From the August 23 edition of The New York Times:
An active-duty Navy captain has become the second military officer to come forward publicly to say that a secret intelligence program tagged the ringleader of the Sept. 11 attacks as a possible terrorist more than a year before the attacks.
The officer, Scott J. Phillpott, said in a statement on Monday that he could not discuss details of the military program, which was called Able Danger, but confirmed that its analysts had identified the Sept. 11 ringleader, Mohamed Atta, by name by early 2000. "My story is consistent," said Captain Phillpott, who managed the program for the Pentagon's Special Operations Command. "Atta was identified by Able Danger by January-February of 2000."
His comments came on the same day that the Pentagon's chief spokesman, Lawrence Di Rita, told reporters that the Defense Department had been unable to validate the assertions made by an Army intelligence veteran, Lt. Col. Anthony Shaffer, and now backed up by Captain Phillpott, about the early identification of Mr. Atta.
The leaders of the Sept. 11 commission acknowledged on Aug. 12 that their staff had met with a Navy officer last July, 10 days before releasing the panel's final report, who asserted that a highly classified intelligence operation, Able Danger, had identified "Mohamed Atta to be a member of an Al Qaeda cell located in Brooklyn."
But the statement, which did not identify the officer, said the staff determined that "the officer's account was not sufficiently reliable to warrant revision of the report or further investigation" and that the intelligence operation "did not turn out to be historically significant."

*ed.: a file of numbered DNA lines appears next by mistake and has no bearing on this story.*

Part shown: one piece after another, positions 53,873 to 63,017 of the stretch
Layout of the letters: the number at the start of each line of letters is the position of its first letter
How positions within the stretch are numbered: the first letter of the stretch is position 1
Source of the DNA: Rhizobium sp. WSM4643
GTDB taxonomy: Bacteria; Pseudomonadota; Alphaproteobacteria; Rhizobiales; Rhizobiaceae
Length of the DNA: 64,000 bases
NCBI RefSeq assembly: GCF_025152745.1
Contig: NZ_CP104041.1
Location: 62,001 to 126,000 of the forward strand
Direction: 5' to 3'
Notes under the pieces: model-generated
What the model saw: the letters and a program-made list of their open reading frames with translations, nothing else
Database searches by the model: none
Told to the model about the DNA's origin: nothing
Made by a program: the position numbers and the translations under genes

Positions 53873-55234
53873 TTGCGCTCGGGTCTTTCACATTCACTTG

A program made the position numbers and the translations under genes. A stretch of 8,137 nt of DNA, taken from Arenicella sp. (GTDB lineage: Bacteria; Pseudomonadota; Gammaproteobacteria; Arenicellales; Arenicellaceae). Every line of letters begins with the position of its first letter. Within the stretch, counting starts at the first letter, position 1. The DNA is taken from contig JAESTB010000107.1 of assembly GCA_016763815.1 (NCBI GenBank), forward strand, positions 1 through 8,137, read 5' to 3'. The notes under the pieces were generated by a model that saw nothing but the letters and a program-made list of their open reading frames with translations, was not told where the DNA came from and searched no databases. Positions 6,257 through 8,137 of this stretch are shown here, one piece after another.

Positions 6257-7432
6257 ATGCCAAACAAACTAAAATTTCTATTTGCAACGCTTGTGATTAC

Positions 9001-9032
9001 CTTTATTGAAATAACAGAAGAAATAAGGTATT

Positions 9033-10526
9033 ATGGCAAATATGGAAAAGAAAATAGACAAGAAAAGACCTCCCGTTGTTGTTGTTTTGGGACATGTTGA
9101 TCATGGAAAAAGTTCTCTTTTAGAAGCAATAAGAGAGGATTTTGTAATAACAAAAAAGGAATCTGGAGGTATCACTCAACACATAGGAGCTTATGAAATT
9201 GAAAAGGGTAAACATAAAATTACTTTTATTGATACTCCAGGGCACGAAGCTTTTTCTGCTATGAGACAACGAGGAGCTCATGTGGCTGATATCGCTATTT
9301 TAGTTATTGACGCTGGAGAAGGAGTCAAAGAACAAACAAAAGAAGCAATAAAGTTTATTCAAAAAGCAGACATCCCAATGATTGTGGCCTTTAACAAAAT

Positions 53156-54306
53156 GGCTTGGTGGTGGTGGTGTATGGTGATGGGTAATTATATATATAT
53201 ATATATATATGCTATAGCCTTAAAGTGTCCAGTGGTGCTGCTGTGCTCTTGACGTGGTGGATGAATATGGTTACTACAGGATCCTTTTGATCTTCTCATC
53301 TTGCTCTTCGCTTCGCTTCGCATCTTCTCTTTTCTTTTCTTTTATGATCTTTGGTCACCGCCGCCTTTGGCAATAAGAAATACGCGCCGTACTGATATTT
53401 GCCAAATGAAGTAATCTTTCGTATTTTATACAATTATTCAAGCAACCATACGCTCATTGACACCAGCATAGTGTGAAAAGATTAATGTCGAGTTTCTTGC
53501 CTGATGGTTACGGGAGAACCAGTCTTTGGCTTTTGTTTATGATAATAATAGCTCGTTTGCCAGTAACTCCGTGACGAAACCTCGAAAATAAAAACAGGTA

With his comments on Monday, Captain Phillpott acknowledged that he was the officer who had briefed the commission last year. "I will not discuss the issues outside of my chain of command and the Department of Defense," he said. "But my story is consistent. Atta was identified by Able Danger by January-February of 2000. I have nothing else to say."
From the August 23 edition of Fox News Live:
SCOTT: A second U.S. military officer has come forward to back up claims that the identity of 9-11 ringleader Mohammed Atta was known to the government more than a year before the devastating attacks.
HERRIDGE: The Navy Captain Scott Phillpott is the second military officer to publicly back claims that Able Danger identified Atta as a security risk; that's someone who had ties to known terrorists.
SCOTT: Catherine, this is now two different soldiers, two different military people from different branches of the military -- one Navy guy, one Army guy -- confirming this story that's been out there, that Able Danger had identified Atta. It's got to add a lot of fuel to the fire -- that must be shaking some pretty powerful corridors in Washington.
HERRIDGE: I think it is. I think there are sort of two key things to watch now. I think whenever you have a story like this you have to ask yourself: When these people come forward, what do they have to gain? Phillpott has 22 years with the Navy, he's a decorated officer. And Lieutenant Colonel Tony Shaffer has about the same amount of time with the Army. So you've almost got what's developing into a David and Goliath situation. I wonder ultimately what will happen with the documents. If the documents are never found, will we reach a point when enough people have gone public to say it happened that perhaps the documents may ultimately not be that significant?